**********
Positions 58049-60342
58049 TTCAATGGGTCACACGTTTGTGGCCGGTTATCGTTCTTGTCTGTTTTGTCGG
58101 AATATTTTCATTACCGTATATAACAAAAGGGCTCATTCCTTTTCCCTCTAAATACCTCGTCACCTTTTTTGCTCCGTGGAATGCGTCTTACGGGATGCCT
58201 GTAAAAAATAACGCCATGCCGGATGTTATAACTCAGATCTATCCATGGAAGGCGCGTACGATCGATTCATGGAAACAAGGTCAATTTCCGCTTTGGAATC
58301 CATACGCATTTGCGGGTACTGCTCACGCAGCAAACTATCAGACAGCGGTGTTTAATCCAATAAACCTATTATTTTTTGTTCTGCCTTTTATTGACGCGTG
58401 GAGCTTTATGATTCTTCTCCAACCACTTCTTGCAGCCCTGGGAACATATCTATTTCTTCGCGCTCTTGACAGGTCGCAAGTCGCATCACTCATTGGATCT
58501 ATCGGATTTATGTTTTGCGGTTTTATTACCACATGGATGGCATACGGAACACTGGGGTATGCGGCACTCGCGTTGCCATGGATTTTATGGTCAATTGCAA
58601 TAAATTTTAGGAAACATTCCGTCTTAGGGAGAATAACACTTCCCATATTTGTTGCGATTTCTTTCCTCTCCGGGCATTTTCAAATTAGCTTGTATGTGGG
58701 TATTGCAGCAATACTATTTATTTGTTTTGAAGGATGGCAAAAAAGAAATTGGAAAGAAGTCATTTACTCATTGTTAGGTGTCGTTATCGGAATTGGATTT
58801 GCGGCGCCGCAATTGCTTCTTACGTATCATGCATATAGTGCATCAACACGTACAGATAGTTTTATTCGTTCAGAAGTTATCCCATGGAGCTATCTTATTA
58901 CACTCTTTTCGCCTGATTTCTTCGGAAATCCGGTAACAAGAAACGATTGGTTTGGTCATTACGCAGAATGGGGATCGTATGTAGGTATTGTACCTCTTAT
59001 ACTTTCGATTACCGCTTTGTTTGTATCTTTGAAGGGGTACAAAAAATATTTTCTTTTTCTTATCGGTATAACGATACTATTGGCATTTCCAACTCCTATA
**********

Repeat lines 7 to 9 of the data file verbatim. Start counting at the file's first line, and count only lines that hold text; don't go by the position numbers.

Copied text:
58501 ATCGGATTTATGTTTTGCGGTTTTATTACCACATGGATGGCATACGGAACACTGGGGTATGCGGCACTCGCGTTGCCATGGATTTTATGGTCAATTGCAA
58601 TAAATTTTAGGAAACATTCCGTCTTAGGGAGAATAACACTTCCCATATTTGTTGCGATTTCTTTCCTCTCCGGGCATTTTCAAATTAGCTTGTATGTGGG
58701 TATTGCAGCAATACTATTTATTTGTTTTGAAGGATGGCAAAAAAGAAATTGGAAAGAAGTCATTTACTCATTGTTAGGTGTCGTTATCGGAATTGGATTT